down the road from the beach, which frankly is also rather
Looking down upon the beach from the point on its near end are
the ruins of Sihanouk's villa, where the local militia now stretch their
hammocks. At the far end of the beach is a larger-than-life statue of a nude
female bather that provides much amusement and photo opportunities for Khmer
tourists. Lining the concrete beach front are several little stands that will
cater your picnic, providing food and drink and even removing the meat from your
crabshells for you. On weekends, the promenade is crammed tight with
bamboo-mats, but during the week there are usually only a few picnics at any one
If you have the inclination you can buy the crabs live directly
from the fishermen at a small cove on the coastal road leading back to Kampot.
The rate is about $1/kg and they will boil them for you for just a little bit
extra. Even on weekdays there is a steady flow of white Mercedes from Phnom Penh
buying crabs in multiples of 10 kg. If you'd like to bring some back for your
friends (crabs, not Mercedes), make sure to have them boiled first (the crabs,
not your friends), and remember that they must be eaten the same day.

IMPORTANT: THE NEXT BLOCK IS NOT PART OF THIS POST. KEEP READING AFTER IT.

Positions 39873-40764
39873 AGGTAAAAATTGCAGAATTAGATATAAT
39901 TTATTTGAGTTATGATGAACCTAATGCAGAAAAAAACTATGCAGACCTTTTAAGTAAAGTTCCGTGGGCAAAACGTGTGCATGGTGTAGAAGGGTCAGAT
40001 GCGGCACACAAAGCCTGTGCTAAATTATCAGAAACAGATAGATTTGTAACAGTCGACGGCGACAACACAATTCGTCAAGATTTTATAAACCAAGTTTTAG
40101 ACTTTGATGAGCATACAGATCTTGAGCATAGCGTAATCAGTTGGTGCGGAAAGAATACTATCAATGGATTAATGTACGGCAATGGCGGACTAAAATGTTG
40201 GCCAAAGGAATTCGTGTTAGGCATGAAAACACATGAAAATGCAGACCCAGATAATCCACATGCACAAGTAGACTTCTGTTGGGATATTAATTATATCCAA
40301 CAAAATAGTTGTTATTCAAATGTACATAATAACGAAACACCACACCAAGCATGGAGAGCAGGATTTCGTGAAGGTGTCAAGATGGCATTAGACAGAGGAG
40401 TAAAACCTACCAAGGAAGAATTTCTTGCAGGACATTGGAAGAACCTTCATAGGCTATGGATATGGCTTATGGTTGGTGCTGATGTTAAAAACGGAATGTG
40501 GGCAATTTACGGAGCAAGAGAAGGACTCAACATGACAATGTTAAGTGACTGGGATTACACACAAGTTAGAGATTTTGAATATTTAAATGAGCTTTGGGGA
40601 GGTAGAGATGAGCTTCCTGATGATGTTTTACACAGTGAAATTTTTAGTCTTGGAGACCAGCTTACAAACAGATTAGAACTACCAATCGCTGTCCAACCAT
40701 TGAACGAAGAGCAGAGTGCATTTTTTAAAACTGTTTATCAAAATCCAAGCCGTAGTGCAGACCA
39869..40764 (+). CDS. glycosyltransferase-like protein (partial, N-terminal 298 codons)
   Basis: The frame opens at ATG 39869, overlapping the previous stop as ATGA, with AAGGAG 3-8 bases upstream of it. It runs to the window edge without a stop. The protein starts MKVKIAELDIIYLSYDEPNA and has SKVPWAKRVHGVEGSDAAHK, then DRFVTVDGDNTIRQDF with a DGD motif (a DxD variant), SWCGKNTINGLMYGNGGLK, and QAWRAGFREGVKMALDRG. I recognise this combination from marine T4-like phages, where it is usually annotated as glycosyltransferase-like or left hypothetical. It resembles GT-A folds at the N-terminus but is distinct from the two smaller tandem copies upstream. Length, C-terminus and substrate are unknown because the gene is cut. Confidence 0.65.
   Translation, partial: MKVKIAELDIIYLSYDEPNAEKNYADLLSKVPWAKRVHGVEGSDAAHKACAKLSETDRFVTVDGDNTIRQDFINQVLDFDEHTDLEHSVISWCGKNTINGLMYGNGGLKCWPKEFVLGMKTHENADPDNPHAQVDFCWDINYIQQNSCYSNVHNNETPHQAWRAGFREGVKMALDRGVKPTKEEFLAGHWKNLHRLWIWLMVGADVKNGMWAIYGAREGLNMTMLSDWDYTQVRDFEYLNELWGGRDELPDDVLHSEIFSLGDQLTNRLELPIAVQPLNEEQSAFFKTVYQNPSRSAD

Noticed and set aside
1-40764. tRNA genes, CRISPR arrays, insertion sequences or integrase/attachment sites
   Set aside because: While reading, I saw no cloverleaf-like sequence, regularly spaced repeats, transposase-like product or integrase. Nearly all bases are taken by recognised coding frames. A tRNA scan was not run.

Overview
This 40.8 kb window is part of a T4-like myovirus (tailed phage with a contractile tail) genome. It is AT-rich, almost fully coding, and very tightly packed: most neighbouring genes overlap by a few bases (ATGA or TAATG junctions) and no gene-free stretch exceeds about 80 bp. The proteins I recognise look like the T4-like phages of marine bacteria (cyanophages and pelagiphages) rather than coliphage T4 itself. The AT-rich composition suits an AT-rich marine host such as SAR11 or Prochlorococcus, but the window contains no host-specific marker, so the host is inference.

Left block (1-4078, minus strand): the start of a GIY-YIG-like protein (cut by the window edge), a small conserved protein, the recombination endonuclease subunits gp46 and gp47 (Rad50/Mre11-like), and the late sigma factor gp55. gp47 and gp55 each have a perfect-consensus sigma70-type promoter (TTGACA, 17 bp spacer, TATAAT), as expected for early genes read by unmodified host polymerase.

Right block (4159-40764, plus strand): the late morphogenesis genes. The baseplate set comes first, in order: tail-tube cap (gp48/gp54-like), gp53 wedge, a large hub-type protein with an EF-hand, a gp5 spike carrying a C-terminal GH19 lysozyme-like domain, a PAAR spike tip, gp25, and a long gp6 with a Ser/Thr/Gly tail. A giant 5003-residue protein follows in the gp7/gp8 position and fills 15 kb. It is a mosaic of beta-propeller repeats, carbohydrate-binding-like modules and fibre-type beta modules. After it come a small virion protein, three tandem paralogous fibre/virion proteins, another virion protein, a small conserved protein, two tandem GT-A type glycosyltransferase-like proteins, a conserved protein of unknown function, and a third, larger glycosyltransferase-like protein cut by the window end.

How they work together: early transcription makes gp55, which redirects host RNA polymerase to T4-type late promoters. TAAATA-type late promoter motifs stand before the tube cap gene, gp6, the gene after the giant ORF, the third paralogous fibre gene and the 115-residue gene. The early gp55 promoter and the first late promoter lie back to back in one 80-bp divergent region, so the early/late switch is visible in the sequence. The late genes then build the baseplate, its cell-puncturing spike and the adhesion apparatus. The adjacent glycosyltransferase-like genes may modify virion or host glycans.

you thought the range of accommodation in Kampot was limited, you'll certainly
be at a loss in Kep. There is a small hotel behind the hospital that rents rooms
for $7/night and has good meals for $1. Several families will rent you a room in
a villa for about $5, as will the Aspeca orphanage at the road fork entering
town. Don't expect to have a shower, though, or even a toilet. You could also
string up your hammock in one of the abandoned villas for free, but bring plenty
of mosquito repellent. If you ask around, you will probably find a place that
will suffice at an inexpensive rate.
Although the beach at Kep is rather disappointing, a 1/02 hour ride in a
fishing boat will get you to Koh Ton Sai. This island has several pleasant
beaches with warm water, decent snorkeling, and absolutely no
My friend and I strung our hammocks up in a chicken-coop
and realized that we really are freaks after all. The island is inhabited by a
few fishing families who will probably invite you to a meal or to stay the night
if you wander by and will really have you over the barrel if you haven't made
plans for getting back to the mainland.
Boats will make trip to Koh Ton
Sai for $5 or more, depending on how many hours you want to stay.
to Thailand will be familiar with the moan on the backpacker circuit about "how
great this place was 10 years ago, when there was no one here."
Kampot and Kep experience an increased number of foreign tourists, there will be
a greater availability of services and facilities to please a wider range of
However, if you'd like to experience these places before that
happens, while the local inhabitants are still authentically pleased to meet you
and to have you as a guest in their town, go now.